Seide v Gillette Industries Ltd
Mr Seide, who is Jewish, is employed by the respondents as a toolmaker. Prior to 15.5.78, he was employed on a two-shift basis, working in a team of three. One of his fellow employees was a Mr Garcia. During 1977, Mr Garcia made a number of anti-Semitic remarks to Mr Seide. On 23.9.77, this led to Mr Seide leaving work without permission. When the respondents investigated, they gave Mr Garcia a written warning about his behaviour and gave Mr Seide a written warning for leaving work without permission. Mr Seide was also transferred to the other shift, so that he was now working alongside a Mr Murray.
In April 1978, Mr Murray asked for a transfer from the section because of the relationship that had developed between him and Mr Seide. He claimed that Mr Seide was trying to involve him in the antagonism with Mr Garcia. The management decided that Mr Seide should be removed from two-shift working and go on to day shifts. In this way, he could be supervised by more senior officials of the company.
Mr Seide complained about the company’s decision, which resulted in a loss of wages, through the internal grievance procedure. When his appeals proved unsuccessful, he complained to an Industrial Tribunal that he had been treated less favourably on racial grounds contrary to the Race Relations Act.
An Industrial Tribunal dismissed Mr Seide’s complaint. The Industrial Tribunal concluded that the company had not been activated by anti-Semitic motives, that they had properly carried out the grievance procedure and that the decision to move Mr Seide had not been taken on racial grounds.
The Industrial Tribunal had not erred in concluding that the appellant’s transfer from a two-shift system to day shifts, which resulted in a loss of earnings, was not on racial grounds contrary to the Race Relations Act, notwithstanding that the appellant might not have been transferred had he not been Jewish.
In determining whether there has been unlawful discrimination, the question is whether the activating cause of what happened is that the employer has treated a person less favourably than others on racial grounds. Where there is more than one ground for an employer’s action, it might be enough if a substantial and effective cause for the action is a breach of the statute. However, it is not sufficient merely to consider whether the fact that the person is of a particular racial group within the statutory definition is any part of the background or is a causa sine qua non of what happens. Thus the argument on behalf of the appellant that if an employee’s racial origin is a factor in the chain of causation then as a matter of law it must be taken to be one of the grounds on which the employer acted could not be accepted.
In the present case, although the history of the matter began with anti-Semitic remarks made to the appellant by a fellow employee on the same shift, there was evidence before the Industrial Tribunal that a third employee, who was found not in any way to be activated by anti-Semitic feeling, was unwilling to work with the appellant because the appellant was seeking to involve him in the antagonism which had arisen. Having also found that the company’s officials were not activated by anti- Semitism, the Industrial Tribunal were entitled, therefore, to conclude that the ground upon which the respondents acted in transferring the appellant was not that he was Jewish but because of the difficult industrial situation which had arisen within the particular section of the factory.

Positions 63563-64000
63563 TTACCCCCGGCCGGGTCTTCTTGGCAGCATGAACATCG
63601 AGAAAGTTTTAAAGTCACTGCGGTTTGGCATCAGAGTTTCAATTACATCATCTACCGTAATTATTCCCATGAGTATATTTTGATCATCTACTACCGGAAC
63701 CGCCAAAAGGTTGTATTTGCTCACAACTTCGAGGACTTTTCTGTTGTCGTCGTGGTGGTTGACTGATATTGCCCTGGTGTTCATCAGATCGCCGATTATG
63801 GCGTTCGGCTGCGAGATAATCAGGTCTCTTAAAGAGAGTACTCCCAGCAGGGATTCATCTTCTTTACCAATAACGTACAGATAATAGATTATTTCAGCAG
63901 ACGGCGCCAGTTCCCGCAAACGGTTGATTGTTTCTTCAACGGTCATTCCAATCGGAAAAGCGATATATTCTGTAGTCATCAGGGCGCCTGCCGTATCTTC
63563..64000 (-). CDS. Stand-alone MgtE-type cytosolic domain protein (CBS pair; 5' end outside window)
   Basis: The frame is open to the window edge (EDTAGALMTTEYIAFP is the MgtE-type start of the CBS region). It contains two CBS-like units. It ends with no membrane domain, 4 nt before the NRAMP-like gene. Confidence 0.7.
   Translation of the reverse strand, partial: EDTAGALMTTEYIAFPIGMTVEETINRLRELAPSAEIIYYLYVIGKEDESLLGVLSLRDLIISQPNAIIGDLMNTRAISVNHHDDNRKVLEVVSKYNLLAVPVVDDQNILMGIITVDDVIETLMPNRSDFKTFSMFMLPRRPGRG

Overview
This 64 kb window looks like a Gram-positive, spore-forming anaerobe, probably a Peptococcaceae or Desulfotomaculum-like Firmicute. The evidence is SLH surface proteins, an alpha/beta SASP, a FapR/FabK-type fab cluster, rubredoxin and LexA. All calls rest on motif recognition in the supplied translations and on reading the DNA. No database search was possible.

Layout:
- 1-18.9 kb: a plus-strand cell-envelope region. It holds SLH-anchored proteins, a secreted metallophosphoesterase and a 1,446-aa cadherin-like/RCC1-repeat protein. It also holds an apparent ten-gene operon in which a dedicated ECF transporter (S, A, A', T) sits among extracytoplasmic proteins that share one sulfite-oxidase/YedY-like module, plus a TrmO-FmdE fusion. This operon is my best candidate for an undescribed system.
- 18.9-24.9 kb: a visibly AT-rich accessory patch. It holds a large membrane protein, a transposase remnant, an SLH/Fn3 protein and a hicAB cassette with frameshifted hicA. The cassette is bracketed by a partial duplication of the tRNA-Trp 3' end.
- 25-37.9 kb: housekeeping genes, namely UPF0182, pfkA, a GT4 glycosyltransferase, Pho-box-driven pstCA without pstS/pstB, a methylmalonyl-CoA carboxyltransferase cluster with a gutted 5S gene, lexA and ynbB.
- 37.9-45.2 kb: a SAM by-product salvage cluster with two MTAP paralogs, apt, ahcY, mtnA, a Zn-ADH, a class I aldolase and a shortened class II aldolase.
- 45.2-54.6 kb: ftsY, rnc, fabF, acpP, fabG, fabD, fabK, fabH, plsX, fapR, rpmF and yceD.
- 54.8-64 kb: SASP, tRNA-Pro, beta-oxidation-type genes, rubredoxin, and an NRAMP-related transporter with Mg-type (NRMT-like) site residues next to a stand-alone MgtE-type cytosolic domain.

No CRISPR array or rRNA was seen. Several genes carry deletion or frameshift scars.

Nor had the industrial Tribunal misdirected themselves by looking at whether the company had behaved fairly and equitably and in accordance with the grievance procedure. At the end of the day, the Industrial Tribunal had asked themselves the essential question whether on racial grounds the employers had treated the appellant less favourably than other people. Had the Industrial Tribunal come to the conclusion that the company had behaved unfairly and inequitably contrary to the grievance procedure, however, that might have been material from which they could begin to draw an inference that there had been unlawful discrimination.
Neither had the Industrial Tribunal erred in considering whether the respondents’ motives or intentions were discriminatory on racial grounds. The Tribunal looked at the position in the round and considered whether in fact there was racial discrimination whatever the motives. They did not approach the matter simply on the basis of the company’s motives or intentions.
The Industrial Tribunal had correctly concluded that they had jurisdiction to deal with the appellant’s complaint. Although discrimination on the ground of religion is outside the provisions of the Race Relations Act, “Jewish” can mean a member of a race or a particular ethnic origin as well as being a member of a particular religious faith. The Industrial Tribunal had correctly concluded that what happened in the present case was not because the appellant was of the Jewish faith but because he was a member of the Jewish race or of Jewish ethnic origin.